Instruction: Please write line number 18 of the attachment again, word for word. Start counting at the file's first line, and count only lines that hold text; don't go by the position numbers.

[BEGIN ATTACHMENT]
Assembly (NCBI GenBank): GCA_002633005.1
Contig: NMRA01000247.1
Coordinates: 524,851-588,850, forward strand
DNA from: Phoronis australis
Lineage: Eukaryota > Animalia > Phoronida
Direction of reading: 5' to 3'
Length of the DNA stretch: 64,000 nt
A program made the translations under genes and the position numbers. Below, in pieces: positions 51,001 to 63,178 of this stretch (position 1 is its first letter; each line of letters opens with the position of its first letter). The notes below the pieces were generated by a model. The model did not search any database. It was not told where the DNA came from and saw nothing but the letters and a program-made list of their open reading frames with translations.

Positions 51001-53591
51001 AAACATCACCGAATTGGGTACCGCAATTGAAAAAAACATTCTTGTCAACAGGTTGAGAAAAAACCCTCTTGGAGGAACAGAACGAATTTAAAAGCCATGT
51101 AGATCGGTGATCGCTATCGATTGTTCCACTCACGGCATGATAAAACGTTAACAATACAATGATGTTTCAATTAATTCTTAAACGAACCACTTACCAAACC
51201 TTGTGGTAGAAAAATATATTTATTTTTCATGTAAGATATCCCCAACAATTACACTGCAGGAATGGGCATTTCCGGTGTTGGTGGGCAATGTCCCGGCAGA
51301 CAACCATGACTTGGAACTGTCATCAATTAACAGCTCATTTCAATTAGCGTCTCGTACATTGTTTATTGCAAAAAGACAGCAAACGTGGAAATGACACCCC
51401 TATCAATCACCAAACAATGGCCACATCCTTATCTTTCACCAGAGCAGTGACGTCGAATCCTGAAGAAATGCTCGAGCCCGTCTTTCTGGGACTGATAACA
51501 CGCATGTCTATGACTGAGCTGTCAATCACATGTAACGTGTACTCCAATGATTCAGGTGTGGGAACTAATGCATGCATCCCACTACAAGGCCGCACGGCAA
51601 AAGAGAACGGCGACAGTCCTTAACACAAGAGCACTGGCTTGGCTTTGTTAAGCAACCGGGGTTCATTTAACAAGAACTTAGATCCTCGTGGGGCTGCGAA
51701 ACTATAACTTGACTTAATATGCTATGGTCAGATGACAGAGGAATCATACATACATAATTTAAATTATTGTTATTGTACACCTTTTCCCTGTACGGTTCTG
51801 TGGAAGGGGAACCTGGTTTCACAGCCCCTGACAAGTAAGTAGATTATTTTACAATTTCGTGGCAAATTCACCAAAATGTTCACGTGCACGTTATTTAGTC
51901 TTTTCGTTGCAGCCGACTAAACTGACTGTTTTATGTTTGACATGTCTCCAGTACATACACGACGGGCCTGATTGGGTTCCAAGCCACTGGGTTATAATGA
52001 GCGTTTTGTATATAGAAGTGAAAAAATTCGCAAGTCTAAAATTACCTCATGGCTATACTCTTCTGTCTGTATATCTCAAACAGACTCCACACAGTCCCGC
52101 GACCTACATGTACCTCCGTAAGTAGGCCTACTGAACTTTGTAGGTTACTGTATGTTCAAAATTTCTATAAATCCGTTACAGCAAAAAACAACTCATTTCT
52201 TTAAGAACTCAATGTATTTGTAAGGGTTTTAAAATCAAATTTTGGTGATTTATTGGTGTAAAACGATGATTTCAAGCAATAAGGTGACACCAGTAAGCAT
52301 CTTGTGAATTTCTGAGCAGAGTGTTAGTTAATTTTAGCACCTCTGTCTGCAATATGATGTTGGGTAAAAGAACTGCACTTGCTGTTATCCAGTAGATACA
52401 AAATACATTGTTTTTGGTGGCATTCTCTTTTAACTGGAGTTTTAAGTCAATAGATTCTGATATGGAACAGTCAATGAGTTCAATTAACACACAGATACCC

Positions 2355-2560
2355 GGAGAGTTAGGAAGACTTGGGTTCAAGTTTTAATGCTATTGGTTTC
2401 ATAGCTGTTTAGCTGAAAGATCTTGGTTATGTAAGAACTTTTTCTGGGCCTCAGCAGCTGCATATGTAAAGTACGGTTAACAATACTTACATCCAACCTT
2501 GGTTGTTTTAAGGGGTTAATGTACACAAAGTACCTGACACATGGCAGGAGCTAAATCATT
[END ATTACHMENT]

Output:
51801 TGGAAGGGGAACCTGGTTTCACAGCCCCTGACAAGTAAGTAGATTATTTTACAATTTCGTGGCAAATTCACCAAAATGTTCACGTGCACGTTATTTAGTC